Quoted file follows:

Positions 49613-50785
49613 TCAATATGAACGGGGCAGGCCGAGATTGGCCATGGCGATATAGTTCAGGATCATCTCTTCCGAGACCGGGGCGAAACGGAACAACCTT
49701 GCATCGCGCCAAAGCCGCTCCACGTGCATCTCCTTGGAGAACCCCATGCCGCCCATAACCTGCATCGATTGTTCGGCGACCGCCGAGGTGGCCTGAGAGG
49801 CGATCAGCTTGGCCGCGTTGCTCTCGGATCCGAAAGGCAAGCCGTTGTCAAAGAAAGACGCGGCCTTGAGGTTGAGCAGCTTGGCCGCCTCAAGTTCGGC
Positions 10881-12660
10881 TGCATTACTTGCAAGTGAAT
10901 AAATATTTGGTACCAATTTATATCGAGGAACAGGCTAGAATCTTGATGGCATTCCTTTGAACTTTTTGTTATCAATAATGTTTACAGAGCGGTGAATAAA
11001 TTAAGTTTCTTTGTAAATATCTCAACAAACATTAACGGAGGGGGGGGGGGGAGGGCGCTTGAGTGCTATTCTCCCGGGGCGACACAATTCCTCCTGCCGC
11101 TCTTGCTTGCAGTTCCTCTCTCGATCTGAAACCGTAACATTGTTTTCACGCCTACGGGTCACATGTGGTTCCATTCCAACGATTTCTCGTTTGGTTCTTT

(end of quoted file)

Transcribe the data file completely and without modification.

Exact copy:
Positions 49613-50785
49613 TCAATATGAACGGGGCAGGCCGAGATTGGCCATGGCGATATAGTTCAGGATCATCTCTTCCGAGACCGGGGCGAAACGGAACAACCTT
49701 GCATCGCGCCAAAGCCGCTCCACGTGCATCTCCTTGGAGAACCCCATGCCGCCCATAACCTGCATCGATTGTTCGGCGACCGCCGAGGTGGCCTGAGAGG
49801 CGATCAGCTTGGCCGCGTTGCTCTCGGATCCGAAAGGCAAGCCGTTGTCAAAGAAAGACGCGGCCTTGAGGTTGAGCAGCTTGGCCGCCTCAAGTTCGGC
Positions 10881-12660
10881 TGCATTACTTGCAAGTGAAT
10901 AAATATTTGGTACCAATTTATATCGAGGAACAGGCTAGAATCTTGATGGCATTCCTTTGAACTTTTTGTTATCAATAATGTTTACAGAGCGGTGAATAAA
11001 TTAAGTTTCTTTGTAAATATCTCAACAAACATTAACGGAGGGGGGGGGGGGAGGGCGCTTGAGTGCTATTCTCCCGGGGCGACACAATTCCTCCTGCCGC
11101 TCTTGCTTGCAGTTCCTCTCTCGATCTGAAACCGTAACATTGTTTTCACGCCTACGGGTCACATGTGGTTCCATTCCAACGATTTCTCGTTTGGTTCTTT